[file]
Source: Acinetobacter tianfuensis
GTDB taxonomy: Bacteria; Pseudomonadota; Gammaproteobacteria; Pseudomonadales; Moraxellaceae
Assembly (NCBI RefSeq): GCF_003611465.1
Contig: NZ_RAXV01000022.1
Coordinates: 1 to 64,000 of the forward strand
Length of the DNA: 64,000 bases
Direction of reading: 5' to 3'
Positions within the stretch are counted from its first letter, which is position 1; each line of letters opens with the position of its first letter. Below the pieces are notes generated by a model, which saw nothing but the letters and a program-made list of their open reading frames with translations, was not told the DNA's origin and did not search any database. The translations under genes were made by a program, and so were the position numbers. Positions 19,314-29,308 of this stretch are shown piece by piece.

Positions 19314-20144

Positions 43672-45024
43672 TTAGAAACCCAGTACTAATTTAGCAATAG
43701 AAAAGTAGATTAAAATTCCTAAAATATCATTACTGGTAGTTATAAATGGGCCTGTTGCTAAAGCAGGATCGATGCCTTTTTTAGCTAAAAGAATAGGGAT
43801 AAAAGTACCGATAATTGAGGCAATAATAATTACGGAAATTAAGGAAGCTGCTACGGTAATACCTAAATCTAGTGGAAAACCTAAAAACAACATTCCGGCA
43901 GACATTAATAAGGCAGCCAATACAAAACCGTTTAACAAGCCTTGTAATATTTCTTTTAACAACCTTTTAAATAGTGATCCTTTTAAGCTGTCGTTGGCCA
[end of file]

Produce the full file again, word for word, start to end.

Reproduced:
Source: Acinetobacter tianfuensis
GTDB taxonomy: Bacteria; Pseudomonadota; Gammaproteobacteria; Pseudomonadales; Moraxellaceae
Assembly (NCBI RefSeq): GCF_003611465.1
Contig: NZ_RAXV01000022.1
Coordinates: 1 to 64,000 of the forward strand
Length of the DNA: 64,000 bases
Direction of reading: 5' to 3'
Positions within the stretch are counted from its first letter, which is position 1; each line of letters opens with the position of its first letter. Below the pieces are notes generated by a model, which saw nothing but the letters and a program-made list of their open reading frames with translations, was not told the DNA's origin and did not search any database. The translations under genes were made by a program, and so were the position numbers. Positions 19,314-29,308 of this stretch are shown piece by piece.

Positions 19314-20144

Positions 43672-45024
43672 TTAGAAACCCAGTACTAATTTAGCAATAG
43701 AAAAGTAGATTAAAATTCCTAAAATATCATTACTGGTAGTTATAAATGGGCCTGTTGCTAAAGCAGGATCGATGCCTTTTTTAGCTAAAAGAATAGGGAT
43801 AAAAGTACCGATAATTGAGGCAATAATAATTACGGAAATTAAGGAAGCTGCTACGGTAATACCTAAATCTAGTGGAAAACCTAAAAACAACATTCCGGCA
43901 GACATTAATAAGGCAGCCAATACAAAACCGTTTAACAAGCCTTGTAATATTTCTTTTAACAACCTTTTAAATAGTGATCCTTTTAAGCTGTCGTTGGCCA